Pride to me means the chance to reinvigorate life into the fight for equal rights, to celebrate accomplishments of the LGBTQ+ culture and to remind all citizens of the successes and tragedies that have gotten us here. I feel lucky to live in Washington, D.C., a diverse and inclusive city where I can walk down the street and hold my husband’s hand with very few reactions. My husband, a veteran, proudly served our country for 13 years. I’m proud of him and all the LGBTQ+ persons who have proudly served despite preconceived notions that they shouldn’t. We celebrate all of the accomplishments that have gotten us to where we are, and we continue to fight for all that is still so unfortunate. To work for a company that not only values diversity but also recognizes its importance enough to celebrate Black history, Latino heritage, Women and even Pride is a blessing. I’ll be wearing my Bozzuto Pride t-shirt this month as a proud gay man, but also as a proud brand ambassador for this company.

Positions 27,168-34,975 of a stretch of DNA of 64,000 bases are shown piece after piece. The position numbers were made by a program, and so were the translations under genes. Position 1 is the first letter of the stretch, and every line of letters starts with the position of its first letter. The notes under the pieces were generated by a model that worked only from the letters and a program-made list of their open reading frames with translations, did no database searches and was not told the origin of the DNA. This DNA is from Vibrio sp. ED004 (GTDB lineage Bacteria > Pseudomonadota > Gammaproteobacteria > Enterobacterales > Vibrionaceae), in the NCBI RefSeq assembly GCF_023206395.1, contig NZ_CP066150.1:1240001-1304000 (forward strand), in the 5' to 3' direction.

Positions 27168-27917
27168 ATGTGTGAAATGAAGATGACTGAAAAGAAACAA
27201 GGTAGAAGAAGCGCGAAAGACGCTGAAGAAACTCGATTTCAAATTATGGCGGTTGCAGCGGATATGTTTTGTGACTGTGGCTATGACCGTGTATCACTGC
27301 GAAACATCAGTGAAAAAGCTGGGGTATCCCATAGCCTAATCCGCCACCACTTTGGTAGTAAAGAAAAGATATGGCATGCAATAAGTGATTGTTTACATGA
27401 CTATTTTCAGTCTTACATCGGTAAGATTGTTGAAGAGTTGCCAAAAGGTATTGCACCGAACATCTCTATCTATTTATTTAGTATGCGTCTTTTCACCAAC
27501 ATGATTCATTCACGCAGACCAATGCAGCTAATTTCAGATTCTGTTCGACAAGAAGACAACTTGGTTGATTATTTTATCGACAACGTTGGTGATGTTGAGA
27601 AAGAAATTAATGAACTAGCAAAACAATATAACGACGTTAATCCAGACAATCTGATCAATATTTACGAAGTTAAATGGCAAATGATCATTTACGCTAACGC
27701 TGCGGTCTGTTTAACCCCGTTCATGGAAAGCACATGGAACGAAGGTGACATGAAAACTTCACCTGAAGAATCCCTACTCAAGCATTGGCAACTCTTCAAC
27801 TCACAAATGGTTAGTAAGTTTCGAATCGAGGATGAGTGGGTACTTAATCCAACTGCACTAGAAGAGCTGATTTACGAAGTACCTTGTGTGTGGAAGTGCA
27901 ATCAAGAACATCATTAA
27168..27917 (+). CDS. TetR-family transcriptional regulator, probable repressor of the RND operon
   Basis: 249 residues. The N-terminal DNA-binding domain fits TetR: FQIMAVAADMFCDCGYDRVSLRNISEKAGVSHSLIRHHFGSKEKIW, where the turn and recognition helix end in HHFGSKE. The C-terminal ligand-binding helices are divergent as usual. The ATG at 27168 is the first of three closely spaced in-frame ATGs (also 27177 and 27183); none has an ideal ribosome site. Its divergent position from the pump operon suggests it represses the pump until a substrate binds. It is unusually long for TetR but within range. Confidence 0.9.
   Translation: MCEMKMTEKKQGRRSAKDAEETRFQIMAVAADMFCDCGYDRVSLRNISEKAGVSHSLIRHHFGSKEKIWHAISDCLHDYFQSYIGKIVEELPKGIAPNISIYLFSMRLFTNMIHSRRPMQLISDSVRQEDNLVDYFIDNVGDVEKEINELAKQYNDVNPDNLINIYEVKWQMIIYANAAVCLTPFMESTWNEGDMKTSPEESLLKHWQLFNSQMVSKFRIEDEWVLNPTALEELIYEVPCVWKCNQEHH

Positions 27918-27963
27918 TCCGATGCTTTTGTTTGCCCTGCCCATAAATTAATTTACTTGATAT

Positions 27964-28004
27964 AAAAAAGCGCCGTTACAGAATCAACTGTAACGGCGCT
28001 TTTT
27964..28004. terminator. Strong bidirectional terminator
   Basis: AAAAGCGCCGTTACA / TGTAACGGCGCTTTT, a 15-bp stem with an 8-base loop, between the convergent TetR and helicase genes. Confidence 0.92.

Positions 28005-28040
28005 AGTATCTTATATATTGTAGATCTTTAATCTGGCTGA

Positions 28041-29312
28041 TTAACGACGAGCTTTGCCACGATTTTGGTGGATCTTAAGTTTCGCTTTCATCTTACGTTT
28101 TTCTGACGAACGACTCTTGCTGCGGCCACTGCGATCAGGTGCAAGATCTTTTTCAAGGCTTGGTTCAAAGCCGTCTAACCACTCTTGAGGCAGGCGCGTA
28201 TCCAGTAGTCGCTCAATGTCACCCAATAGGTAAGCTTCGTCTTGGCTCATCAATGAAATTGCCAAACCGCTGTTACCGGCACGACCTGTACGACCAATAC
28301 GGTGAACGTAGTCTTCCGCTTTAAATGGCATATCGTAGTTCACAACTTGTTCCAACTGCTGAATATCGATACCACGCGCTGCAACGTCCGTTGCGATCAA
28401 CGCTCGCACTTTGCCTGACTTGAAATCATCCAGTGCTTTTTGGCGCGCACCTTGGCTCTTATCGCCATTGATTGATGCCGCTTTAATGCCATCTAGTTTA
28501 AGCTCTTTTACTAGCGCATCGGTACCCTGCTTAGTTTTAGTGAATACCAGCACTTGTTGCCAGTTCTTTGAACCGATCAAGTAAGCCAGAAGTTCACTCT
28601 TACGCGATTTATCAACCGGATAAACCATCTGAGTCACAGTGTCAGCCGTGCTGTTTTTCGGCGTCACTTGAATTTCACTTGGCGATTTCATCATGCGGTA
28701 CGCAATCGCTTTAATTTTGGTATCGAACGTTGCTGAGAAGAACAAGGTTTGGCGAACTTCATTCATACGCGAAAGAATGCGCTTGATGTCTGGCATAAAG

What’s your favorite quote related to belonging and inclusivity?

“Diversity is being invited to the party; inclusion is being asked to dance.”

—Verna Myers

To my Bozzuto family, let’s dance!


Mariah Gardner, Resident Concierge, Bozzuto Management Company
Mariah Gardner

Tell us a bit about yourself.

I grew up in Fort Washington, Maryland, and never moved around. I developed interests in everything artistic from music to dance, then traditional painting. I began with Bozzuto a little over a year ago as a concierge.

What is it like living as a queer individual today?